Friday, October 20, 2006

Parker on Wine: Elegant Albariños

Albariño is one of Spain’s great gifts to the wine world. These crisp, floral wines rarely age well, but they’re reasonably priced and go nicely with food.
by Robert Parker
Albariño comes from a cool, wet viticultural area known as Rías Baixas, tucked away in the Galicia region of far northwestern Spain. Its lush landscape is marked by rías, fjord-like inlets that come inland from the Atlantic Ocean. Albariño is the only Spanish wine known by the variety of the grape. If these wines were tagged as others from Spain, they’d be called Rías Baixas.
Albariño wine is a light- to medium-bodied, fragrant, floral white that shows remarkable flexibility with food. Its sharp acidity allows it to pair especially well with seafood, which also happens to be the mainstay of the local cuisine. The wine rarely ages well, so readers should be buying the 2005’s, which are just being released. Here are some of the better examples:
Bodega Castro Martin - 88 points - $20
Aromatically demure, Castro Martin’s albariño explodes on the palate with melon balls, spices, salty minerals, and flowers. This light- to medium-bodied white is satin-textured, expressive, and sports a lengthy finish. $20
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Footnote: I just thought that I would add a comment to put this article into perspective:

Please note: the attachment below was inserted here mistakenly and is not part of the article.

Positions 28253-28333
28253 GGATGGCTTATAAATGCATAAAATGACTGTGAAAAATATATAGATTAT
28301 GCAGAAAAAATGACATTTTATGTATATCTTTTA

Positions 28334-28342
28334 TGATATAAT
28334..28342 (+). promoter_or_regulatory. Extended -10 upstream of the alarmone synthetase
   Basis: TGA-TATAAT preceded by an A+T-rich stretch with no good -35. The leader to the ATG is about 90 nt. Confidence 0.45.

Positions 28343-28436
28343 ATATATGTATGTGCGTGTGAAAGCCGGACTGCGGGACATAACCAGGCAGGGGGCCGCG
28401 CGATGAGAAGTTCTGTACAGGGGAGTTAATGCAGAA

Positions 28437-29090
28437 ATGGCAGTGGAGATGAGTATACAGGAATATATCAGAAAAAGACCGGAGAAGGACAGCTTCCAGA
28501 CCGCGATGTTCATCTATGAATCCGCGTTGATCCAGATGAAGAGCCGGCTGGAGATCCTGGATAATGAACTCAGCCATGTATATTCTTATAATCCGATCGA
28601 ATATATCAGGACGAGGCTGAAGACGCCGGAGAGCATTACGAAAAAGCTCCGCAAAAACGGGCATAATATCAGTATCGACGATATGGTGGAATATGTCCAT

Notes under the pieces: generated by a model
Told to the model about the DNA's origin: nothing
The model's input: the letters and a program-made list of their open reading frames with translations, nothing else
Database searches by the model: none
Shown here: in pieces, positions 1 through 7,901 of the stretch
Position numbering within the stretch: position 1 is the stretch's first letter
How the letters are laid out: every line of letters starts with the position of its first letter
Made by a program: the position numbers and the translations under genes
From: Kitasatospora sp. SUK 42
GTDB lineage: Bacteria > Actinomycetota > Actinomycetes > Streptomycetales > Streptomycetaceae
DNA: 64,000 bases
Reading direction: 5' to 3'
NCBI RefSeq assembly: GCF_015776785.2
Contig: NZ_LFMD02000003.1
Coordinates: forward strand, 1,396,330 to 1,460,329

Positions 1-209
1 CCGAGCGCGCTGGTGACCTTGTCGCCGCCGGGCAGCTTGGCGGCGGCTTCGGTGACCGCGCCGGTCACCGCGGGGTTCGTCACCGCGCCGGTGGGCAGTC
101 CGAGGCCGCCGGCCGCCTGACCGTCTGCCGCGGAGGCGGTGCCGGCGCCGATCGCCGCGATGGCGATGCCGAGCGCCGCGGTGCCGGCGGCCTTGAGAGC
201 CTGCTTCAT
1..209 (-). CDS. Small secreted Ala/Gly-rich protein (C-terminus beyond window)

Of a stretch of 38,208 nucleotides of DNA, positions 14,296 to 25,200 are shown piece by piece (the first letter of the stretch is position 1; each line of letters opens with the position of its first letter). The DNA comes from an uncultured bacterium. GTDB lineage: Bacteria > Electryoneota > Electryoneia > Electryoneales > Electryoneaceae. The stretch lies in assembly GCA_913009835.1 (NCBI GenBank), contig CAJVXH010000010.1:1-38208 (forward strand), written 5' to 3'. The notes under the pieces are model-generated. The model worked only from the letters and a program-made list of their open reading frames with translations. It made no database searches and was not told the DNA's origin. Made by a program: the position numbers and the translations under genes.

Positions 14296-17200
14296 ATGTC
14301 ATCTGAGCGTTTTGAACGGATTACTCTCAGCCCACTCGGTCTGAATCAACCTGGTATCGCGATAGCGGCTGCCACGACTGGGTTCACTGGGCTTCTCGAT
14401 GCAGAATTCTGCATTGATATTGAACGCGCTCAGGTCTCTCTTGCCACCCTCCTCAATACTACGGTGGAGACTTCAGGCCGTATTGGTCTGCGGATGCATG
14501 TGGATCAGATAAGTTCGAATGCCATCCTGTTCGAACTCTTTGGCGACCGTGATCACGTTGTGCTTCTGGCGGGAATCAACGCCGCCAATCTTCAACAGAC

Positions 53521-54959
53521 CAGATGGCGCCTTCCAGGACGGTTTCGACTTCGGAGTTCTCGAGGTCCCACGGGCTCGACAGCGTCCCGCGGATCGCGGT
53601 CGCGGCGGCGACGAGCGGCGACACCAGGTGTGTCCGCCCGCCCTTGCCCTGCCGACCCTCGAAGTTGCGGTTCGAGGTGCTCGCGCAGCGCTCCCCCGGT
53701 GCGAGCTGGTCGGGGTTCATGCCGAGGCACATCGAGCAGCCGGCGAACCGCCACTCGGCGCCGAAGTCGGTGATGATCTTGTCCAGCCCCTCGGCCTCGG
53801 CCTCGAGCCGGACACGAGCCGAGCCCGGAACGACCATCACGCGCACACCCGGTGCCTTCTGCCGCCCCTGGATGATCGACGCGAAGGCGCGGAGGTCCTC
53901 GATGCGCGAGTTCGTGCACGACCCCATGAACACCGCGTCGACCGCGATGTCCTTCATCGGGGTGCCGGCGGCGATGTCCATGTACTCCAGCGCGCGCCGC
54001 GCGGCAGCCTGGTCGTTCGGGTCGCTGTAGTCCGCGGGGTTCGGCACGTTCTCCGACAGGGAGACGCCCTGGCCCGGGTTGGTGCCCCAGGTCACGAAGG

Only six albariño were actually mentioned as "better examples", and although 88 points might not appear to be the highest, please remember that most of Parker's 90+ scores are awarded to red wines. The highest mark acheived in this selection was 92 points, with only two wines above 90 points - our wine was 4th......
I would also like to challenge the great guru's assertion that Albariño does not age well - see my blogs of 31st July and 26th August.

Thursday, October 19, 2006

A blatant bit of pre-Christmas selling!

Our smart new gift boxes

Yes, it's that time of year again - My wife Angela is busy stuffing envelopes with her 'best ever' Christmas wine offer, whilst my mum probably already has the brussels sprouts on the stove in anticipation of our Christmas lunch (a very English joke - apologies to any foreign readers).

Seriously though, we have already started to prepare some Christmas orders for shipping - indeed one pallet of Albariño is destined for Australia, and might well be enjoyed on the beach with Christmas lunch - strange but true!

So, here comes the sell...... At the top of this blog is a photo our fine new three bottle gift packs, and in keeping with our image of quality products, they would make a very presentable Christmas gift. (Albariño is highly recommended with Christmas, or even Thanksgiving turkey, not to mention your seafood appetiser). These gift boxes come with a semi-matt wipe-clean coating, and you can find further details on the packaging page of our main website, or if you prefer just drop us an e-mail.

What is it they say? Hurry now while stocks last!!!

Friday, October 06, 2006

It's official - we have wine!

Fermenting must (photo taken at the start of fermentation)